There has been less talk about the politics of 12th grade boys.

Trump himself may be a key to the conservative trend of this group. The 45th president fired up male voters with his rhetoric — his “overt hypermasculinity,” as an NPR analysis said soand his frequent use of the language could be heard in a high school cafeteria.

“Donald Trump talks like a high school student. Maybe there’s a connection,” said Robert Palacios, 21, a student at the Catholic University of America and president of the District of Columbia College Democrats.

“If you grew up playing video games that weren’t age appropriate and you were sitting [virtual] in the lobby, yelling into the microphone, Trump was your president,” said Ethan Benn, also 21, a student at George Washington University (GWU). “He really channeled that energy.”

More broadly, the conservative wing of the Republican party has made occasional appeals to disaffected men of all ages.

Trump, Florida Gov. Ron DeSantis and other conservative luminaries have it “awakened” ideology in mockeryaccusing the left of overreaching in seeking redress for injustices related to race, gender and sexual orientation.

Liberal politicians, of course, are just as keen to win the youth vote. However, the progressive agenda seeks gender and racial equality, a platform that costs them some male support, especially among whites. In the 2020 election, black and Hispanic men voted for Joe Biden at much higher rates than non-Hispanic whites, according to Data from Pew Research.

As a recent Politico article put it, Democrats have a sexism problem.

“I think traditional notions of masculinity are much more accepted within conservatism,” while feminist values ​​”are clearly one of the driving forces of liberalism,” said Delano Squires, a research fellow at the Heritage Foundation, a conservative think tank. .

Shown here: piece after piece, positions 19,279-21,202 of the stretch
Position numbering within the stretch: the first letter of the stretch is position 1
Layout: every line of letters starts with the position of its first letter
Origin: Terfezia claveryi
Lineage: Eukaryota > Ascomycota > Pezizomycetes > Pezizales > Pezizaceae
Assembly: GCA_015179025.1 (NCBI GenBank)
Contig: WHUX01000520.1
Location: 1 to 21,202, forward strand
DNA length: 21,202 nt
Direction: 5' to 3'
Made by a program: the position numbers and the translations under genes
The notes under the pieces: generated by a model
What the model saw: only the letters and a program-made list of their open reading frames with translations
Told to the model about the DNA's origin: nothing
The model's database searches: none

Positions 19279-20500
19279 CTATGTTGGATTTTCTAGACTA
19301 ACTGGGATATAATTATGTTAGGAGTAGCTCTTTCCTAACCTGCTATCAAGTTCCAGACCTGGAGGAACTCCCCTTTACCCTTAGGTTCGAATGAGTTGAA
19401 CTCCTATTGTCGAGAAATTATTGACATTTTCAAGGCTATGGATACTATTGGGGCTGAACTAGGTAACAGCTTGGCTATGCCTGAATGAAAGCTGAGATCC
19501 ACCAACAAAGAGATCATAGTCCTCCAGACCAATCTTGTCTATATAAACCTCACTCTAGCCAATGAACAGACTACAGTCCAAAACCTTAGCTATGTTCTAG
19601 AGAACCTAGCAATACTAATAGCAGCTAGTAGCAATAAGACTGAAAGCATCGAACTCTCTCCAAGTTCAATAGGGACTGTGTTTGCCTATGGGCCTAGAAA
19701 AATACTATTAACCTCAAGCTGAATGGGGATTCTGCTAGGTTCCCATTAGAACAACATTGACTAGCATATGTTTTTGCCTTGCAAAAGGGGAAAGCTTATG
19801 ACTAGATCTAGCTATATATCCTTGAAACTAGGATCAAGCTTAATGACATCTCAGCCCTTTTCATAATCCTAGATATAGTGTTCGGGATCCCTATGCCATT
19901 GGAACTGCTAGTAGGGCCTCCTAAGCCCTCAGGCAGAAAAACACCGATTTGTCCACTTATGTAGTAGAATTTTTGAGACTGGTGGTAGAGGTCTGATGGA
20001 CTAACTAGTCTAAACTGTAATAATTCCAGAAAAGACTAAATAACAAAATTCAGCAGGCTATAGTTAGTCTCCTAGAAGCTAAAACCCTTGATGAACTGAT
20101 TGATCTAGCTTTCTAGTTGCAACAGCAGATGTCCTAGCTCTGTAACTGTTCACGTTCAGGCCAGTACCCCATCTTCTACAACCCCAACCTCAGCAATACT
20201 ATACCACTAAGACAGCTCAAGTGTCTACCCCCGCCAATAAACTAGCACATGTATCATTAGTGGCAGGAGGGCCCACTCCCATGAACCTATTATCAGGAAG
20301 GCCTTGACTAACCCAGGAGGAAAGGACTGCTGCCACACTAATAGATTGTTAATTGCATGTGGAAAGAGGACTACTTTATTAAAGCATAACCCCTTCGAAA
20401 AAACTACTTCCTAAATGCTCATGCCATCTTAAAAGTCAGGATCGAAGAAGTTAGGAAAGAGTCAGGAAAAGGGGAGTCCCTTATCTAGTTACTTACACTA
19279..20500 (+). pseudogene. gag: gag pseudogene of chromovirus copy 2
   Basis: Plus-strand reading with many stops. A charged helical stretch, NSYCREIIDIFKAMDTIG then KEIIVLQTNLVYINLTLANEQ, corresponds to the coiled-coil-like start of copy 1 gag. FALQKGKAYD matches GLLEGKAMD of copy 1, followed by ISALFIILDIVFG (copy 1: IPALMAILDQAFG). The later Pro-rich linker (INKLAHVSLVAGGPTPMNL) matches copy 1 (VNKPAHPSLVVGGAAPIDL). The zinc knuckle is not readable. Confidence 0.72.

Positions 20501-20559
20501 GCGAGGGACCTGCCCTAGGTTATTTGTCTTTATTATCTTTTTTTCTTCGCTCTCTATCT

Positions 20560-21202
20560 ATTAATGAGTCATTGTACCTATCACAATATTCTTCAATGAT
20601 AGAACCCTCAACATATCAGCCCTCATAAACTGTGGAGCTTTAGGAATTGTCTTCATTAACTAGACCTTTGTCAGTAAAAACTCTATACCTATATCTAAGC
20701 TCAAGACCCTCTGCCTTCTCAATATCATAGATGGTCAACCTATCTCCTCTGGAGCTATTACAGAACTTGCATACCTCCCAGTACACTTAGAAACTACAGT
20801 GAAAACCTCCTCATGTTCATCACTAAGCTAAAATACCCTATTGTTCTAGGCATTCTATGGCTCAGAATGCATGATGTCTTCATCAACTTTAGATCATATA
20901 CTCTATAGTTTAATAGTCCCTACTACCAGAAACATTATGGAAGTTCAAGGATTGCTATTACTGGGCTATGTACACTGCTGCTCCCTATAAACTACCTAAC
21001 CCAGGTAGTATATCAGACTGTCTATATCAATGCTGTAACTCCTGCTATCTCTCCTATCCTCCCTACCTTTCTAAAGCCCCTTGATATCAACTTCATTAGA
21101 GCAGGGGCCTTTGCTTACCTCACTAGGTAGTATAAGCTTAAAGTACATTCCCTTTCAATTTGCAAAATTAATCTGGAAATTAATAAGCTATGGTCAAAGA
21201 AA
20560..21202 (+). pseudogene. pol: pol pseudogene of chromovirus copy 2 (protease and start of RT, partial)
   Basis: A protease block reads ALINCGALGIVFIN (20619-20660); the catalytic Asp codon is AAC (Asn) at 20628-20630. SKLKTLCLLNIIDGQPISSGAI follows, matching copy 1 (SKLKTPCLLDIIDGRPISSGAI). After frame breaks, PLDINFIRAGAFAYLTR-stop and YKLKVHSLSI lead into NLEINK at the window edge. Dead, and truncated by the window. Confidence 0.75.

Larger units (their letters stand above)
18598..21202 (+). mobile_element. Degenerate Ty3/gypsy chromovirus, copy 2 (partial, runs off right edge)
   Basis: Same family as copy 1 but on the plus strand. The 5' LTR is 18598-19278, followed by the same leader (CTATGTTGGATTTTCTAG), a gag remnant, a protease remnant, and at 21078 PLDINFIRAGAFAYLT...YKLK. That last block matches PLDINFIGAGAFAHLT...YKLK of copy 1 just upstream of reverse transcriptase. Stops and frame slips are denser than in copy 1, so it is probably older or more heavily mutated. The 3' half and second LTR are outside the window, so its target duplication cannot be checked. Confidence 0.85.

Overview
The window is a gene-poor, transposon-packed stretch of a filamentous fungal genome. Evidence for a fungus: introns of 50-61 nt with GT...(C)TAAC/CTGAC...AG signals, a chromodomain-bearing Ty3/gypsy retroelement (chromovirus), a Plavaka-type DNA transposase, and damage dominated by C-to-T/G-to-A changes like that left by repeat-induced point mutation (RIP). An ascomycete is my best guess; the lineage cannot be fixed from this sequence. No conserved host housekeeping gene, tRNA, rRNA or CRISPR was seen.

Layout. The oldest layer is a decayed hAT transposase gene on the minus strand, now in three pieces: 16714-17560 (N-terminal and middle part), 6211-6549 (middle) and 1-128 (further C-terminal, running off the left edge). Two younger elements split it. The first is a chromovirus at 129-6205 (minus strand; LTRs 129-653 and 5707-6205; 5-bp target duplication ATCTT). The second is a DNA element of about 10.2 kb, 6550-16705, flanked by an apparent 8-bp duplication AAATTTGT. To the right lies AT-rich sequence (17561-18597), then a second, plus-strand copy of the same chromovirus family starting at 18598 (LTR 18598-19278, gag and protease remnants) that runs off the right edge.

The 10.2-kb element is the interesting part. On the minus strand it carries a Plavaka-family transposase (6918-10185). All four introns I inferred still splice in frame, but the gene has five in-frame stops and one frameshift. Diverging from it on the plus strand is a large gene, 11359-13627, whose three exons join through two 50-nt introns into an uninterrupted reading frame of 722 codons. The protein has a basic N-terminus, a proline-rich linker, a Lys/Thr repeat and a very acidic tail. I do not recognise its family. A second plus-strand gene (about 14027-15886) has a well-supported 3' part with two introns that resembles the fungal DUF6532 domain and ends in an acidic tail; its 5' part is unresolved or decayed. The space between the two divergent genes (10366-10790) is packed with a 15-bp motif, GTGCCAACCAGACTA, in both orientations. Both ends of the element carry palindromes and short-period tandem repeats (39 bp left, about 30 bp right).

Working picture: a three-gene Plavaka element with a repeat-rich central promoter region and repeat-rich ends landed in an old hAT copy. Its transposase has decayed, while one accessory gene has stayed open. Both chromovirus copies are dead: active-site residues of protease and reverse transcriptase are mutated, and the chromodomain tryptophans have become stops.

“I saw male and female students saying, ‘I’m picking sides.’ Do you want matriarchy, or do you want patriarchy?”

Defenders of patriarchy reach young people where they live, on social media and in gaming circles. Benn, the GWU student, notes a “kind of intersection of Internet culture and gaming culture with conservative politics” that draws some apolitical young people to conservatism.

Conservative icons Dennis Prager, Ben Shapiro i Steven Crowder has millions of followers on YouTube, a platform whose ads and viewing suggestions make it easy for a young, male YouTuber to “get stuck in a very conservative sphere of politics and media,” Benn said .

“You could be watching a video about the latest Star Wars movie, and then the next video would be, ‘This is how women are ruining Star Wars,'” she said, referring to her own experience. “Even if you don’t look for it, it will come and find you.”

That said, Benn doesn’t remember many of his high school friends talking much about politics.

Neither does Tyler Brown-Dewese, 20, a student at American University (AU).

Brown-Dewese identifies as a “Bill Clinton Democrat.” Back in high school, though, he was a conservative.

“I went to an all-boys Catholic school in New York, and so most of us were Republicans,” he said. Classmates took cues from parents, friends and social media like millennial Republicans. “This is an Instagram page I still follow,” Brown-Dewese said.

But that doesn’t mean he and his friends spent their lunch hour talking politics. “Many of them were not politically active,” he said. “They didn’t want to talk about politics. But if you brought it up, they would defend Trump.”

Brown-Dewese’s own politics went to the left when he arrived at the AU. “What changed me was that I go to the most liberal college,” he laughed. “If I had known that, I probably wouldn’t have gone.”

Although now a Democrat, Brown-Dewese doesn’t really like the word “liberal” and suspects other young people feel the same way. Generations of conservatives have equated liberalism with weakness.

When asked to calculate the quotient of liberal women in the AU, he laughed again.

“Oh my god. All of them?”